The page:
Governments sometimes promote reforms that increase access to education for a large share of the population. These reforms may lower the returns to education by altering returns to skills, education quality, and peer effects. This column examines a 1961 Italian reform that increased enrolment in university STEM majors among students who had previously been denied access. The reform ultimately failed to raise their incomes.
Several findings suggest that the enrolment expansion following the policy implementation lowered the returns to a STEM degree. To analyze changes in the value of a university education, I focus on the students who were not directly affected by the reform – the graduates from university-prep high schools. Among these students, returns to STEM education declined after 1961 to the point of erasing the pre-reform income premium associated with a STEM degree.
This decline can be partially explained by a lower amount of skills acquired in STEM majors after 1961. I find that human capital (measured by absolute grades) decreased more in STEM courses in which resources became more crowded and in which the entry of technical students had greater disruptive potential. Overall, lower resources per student can explain 31% of the income decline, while the change in class composition can explain another 37.3%. The remaining share can be attributed to higher supply of workers with a university STEM education or possibly other minor channels of general equilibrium effects.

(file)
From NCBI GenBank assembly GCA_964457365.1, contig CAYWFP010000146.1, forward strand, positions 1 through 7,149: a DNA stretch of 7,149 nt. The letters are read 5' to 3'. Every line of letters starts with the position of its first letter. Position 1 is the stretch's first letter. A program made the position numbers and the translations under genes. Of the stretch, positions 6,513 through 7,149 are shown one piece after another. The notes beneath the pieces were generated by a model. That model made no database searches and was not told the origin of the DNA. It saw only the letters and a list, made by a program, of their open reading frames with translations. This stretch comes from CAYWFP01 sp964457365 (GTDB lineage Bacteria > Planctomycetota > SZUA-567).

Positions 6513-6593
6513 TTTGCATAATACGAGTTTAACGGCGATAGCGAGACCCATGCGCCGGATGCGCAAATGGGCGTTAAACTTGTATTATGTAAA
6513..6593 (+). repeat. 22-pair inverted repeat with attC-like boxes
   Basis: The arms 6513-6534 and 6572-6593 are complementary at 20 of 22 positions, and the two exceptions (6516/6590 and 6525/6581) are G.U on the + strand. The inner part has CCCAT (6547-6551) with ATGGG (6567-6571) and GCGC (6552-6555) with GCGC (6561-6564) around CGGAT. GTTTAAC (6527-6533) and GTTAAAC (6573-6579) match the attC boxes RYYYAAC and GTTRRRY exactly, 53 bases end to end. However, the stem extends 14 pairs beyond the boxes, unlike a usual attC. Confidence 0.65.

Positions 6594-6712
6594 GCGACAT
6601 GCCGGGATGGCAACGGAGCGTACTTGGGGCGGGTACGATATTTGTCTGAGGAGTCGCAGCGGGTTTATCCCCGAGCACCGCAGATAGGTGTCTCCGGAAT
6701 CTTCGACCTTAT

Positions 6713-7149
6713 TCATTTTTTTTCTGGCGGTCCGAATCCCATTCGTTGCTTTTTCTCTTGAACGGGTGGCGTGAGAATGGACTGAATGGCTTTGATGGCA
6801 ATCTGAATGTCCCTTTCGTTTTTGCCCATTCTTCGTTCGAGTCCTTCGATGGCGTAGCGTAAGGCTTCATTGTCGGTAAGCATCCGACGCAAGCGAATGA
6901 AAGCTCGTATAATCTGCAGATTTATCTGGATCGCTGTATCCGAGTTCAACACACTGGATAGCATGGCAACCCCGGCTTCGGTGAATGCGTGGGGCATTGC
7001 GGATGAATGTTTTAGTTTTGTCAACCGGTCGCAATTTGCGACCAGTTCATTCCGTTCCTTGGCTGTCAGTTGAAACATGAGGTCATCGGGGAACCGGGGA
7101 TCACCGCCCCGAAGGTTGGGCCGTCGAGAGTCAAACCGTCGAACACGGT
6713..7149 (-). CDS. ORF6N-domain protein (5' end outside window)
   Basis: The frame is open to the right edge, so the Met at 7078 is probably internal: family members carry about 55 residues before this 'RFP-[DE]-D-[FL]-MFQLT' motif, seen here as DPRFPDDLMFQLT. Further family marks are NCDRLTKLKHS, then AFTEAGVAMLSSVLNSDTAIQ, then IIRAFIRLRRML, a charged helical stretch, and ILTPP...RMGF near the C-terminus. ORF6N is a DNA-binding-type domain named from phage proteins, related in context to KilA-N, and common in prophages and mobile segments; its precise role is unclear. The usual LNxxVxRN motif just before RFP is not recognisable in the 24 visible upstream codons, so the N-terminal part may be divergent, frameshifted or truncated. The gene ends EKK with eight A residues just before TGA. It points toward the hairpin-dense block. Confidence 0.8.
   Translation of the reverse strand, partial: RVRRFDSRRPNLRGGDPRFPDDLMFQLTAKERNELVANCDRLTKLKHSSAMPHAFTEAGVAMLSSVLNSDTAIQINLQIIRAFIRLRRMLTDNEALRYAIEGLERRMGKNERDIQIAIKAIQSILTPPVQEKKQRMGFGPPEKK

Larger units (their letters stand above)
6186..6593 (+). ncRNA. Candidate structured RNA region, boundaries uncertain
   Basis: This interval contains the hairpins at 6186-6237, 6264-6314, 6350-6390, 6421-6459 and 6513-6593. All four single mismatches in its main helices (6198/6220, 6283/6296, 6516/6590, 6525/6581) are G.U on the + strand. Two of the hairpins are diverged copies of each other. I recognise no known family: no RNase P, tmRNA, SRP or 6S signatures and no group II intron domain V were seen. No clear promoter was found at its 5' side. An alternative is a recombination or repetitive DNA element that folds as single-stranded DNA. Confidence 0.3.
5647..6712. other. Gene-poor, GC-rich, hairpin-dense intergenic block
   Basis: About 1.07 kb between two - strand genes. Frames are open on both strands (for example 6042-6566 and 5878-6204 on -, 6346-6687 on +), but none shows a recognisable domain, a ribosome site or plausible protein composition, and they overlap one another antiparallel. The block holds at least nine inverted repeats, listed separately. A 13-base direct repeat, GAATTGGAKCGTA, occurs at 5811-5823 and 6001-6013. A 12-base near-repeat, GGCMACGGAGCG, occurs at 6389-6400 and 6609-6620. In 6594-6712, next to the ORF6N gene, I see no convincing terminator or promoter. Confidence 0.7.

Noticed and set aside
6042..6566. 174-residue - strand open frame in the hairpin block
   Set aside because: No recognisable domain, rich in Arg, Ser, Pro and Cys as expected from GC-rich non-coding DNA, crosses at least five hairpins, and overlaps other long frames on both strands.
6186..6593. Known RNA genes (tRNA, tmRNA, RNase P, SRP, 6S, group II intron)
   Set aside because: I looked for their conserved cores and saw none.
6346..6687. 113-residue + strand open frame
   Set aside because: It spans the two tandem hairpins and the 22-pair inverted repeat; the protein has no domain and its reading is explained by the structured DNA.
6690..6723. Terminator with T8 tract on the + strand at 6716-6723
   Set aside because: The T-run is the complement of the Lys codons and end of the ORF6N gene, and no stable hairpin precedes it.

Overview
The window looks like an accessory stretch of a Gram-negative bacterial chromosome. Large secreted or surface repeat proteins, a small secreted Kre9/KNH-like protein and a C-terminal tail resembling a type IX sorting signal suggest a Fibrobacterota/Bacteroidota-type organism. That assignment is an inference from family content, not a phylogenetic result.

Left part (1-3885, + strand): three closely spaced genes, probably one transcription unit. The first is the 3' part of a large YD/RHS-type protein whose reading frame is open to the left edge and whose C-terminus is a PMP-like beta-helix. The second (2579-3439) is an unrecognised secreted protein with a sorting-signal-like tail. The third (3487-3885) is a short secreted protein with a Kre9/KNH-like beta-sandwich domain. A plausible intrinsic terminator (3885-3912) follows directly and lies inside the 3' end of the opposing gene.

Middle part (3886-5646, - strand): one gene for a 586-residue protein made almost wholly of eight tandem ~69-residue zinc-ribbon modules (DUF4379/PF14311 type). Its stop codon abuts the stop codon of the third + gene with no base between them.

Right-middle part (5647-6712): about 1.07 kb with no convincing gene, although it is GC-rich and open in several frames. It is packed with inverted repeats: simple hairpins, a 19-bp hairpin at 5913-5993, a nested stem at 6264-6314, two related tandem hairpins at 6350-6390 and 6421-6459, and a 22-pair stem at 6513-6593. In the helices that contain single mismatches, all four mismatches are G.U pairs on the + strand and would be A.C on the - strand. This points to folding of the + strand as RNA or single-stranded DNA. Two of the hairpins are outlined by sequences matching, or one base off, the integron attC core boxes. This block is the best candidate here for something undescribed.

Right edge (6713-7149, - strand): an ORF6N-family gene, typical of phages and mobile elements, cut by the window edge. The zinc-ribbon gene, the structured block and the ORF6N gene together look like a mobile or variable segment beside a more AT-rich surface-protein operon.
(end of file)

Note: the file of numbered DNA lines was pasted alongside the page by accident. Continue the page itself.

By decreasing the value of STEM education, the reform might have deprived STEM majors of talented students. After 1961, many more students with a university-prep diploma decided to enroll in university majors that were still not accessible to technical students (see Figure 2). This effect was concentrated among the students with higher high school grades.
Figure 2 Cohort shares of students from university-prep high schools enrolling in university STEM majors and programs with restricted access after 1961
Chosen excerpts by Job Market Monitor. Read the whole story at Access to higher education and the value of a university degree | VOX, CEPR’s Policy Portal.
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